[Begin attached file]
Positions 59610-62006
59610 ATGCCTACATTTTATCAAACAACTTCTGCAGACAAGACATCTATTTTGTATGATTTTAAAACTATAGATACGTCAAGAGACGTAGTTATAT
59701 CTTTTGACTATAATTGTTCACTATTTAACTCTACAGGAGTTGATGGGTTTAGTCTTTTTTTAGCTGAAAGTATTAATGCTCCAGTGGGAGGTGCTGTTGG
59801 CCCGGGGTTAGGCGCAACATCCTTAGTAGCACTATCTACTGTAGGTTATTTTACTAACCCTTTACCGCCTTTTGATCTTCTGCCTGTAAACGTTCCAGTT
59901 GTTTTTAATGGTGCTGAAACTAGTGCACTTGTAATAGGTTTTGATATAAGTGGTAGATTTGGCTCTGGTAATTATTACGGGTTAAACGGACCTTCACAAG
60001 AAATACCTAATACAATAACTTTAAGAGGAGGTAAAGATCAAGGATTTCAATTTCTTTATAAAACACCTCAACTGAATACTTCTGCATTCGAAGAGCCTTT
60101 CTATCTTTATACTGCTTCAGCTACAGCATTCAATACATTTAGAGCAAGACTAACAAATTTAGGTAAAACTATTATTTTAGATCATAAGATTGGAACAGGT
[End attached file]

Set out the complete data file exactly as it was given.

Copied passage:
Positions 59610-62006
59610 ATGCCTACATTTTATCAAACAACTTCTGCAGACAAGACATCTATTTTGTATGATTTTAAAACTATAGATACGTCAAGAGACGTAGTTATAT
59701 CTTTTGACTATAATTGTTCACTATTTAACTCTACAGGAGTTGATGGGTTTAGTCTTTTTTTAGCTGAAAGTATTAATGCTCCAGTGGGAGGTGCTGTTGG
59801 CCCGGGGTTAGGCGCAACATCCTTAGTAGCACTATCTACTGTAGGTTATTTTACTAACCCTTTACCGCCTTTTGATCTTCTGCCTGTAAACGTTCCAGTT
59901 GTTTTTAATGGTGCTGAAACTAGTGCACTTGTAATAGGTTTTGATATAAGTGGTAGATTTGGCTCTGGTAATTATTACGGGTTAAACGGACCTTCACAAG
60001 AAATACCTAATACAATAACTTTAAGAGGAGGTAAAGATCAAGGATTTCAATTTCTTTATAAAACACCTCAACTGAATACTTCTGCATTCGAAGAGCCTTT
60101 CTATCTTTATACTGCTTCAGCTACAGCATTCAATACATTTAGAGCAAGACTAACAAATTTAGGTAAAACTATTATTTTAGATCATAAGATTGGAACAGGT